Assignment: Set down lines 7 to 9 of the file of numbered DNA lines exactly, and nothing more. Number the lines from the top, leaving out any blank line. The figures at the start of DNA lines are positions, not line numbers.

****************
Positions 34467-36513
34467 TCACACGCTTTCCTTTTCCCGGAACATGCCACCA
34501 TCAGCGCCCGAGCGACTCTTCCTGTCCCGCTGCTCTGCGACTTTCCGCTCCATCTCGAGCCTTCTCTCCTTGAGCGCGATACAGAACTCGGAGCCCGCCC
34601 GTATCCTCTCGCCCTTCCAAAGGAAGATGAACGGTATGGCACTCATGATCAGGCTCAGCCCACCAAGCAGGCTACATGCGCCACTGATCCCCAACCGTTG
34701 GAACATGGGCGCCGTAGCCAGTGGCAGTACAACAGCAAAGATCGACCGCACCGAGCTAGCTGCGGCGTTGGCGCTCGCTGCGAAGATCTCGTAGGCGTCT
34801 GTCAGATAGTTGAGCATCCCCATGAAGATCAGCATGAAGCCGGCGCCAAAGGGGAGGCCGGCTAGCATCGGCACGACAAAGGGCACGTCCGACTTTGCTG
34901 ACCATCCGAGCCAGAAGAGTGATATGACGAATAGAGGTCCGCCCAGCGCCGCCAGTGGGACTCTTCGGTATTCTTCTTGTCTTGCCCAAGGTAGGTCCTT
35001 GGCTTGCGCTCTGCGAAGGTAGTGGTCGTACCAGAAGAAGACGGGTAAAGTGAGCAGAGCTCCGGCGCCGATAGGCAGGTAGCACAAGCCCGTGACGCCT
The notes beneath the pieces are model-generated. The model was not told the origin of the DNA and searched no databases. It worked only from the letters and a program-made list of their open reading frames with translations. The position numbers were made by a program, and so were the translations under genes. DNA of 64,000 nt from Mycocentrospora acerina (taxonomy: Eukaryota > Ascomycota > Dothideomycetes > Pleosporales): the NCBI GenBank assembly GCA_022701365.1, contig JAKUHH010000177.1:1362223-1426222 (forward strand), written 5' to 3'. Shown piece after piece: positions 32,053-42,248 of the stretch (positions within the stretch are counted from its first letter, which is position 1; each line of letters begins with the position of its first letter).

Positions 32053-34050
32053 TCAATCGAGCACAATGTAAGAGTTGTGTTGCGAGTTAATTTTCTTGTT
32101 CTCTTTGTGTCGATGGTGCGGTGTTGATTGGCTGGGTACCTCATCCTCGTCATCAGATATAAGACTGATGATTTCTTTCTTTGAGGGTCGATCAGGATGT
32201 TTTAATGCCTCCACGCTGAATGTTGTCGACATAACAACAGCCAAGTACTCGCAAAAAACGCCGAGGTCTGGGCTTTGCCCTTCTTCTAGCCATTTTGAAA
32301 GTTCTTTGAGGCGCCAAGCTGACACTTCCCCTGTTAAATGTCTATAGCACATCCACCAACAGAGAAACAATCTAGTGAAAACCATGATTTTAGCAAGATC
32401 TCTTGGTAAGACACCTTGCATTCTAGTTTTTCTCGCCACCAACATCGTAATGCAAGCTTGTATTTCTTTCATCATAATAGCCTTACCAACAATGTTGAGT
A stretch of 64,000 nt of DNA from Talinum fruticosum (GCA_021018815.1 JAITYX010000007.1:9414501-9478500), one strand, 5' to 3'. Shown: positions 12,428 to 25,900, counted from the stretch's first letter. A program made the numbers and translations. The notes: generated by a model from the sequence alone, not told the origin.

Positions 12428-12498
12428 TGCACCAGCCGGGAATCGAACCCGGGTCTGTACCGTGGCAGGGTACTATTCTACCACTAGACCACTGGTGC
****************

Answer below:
34901 ACCATCCGAGCCAGAAGAGTGATATGACGAATAGAGGTCCGCCCAGCGCCGCCAGTGGGACTCTTCGGTATTCTTCTTGTCTTGCCCAAGGTAGGTCCTT
35001 GGCTTGCGCTCTGCGAAGGTAGTGGTCGTACCAGAAGAAGACGGGTAAAGTGAGCAGAGCTCCGGCGCCGATAGGCAGGTAGCACAAGCCCGTGACGCCT
The notes beneath the pieces are model-generated. The model was not told the origin of the DNA and searched no databases. It worked only from the letters and a program-made list of their open reading frames with translations. The position numbers were made by a program, and so were the translations under genes. DNA of 64,000 nt from Mycocentrospora acerina (taxonomy: Eukaryota > Ascomycota > Dothideomycetes > Pleosporales): the NCBI GenBank assembly GCA_022701365.1, contig JAKUHH010000177.1:1362223-1426222 (forward strand), written 5' to 3'. Shown piece after piece: positions 32,053-42,248 of the stretch (positions within the stretch are counted from its first letter, which is position 1; each line of letters begins with the position of its first letter).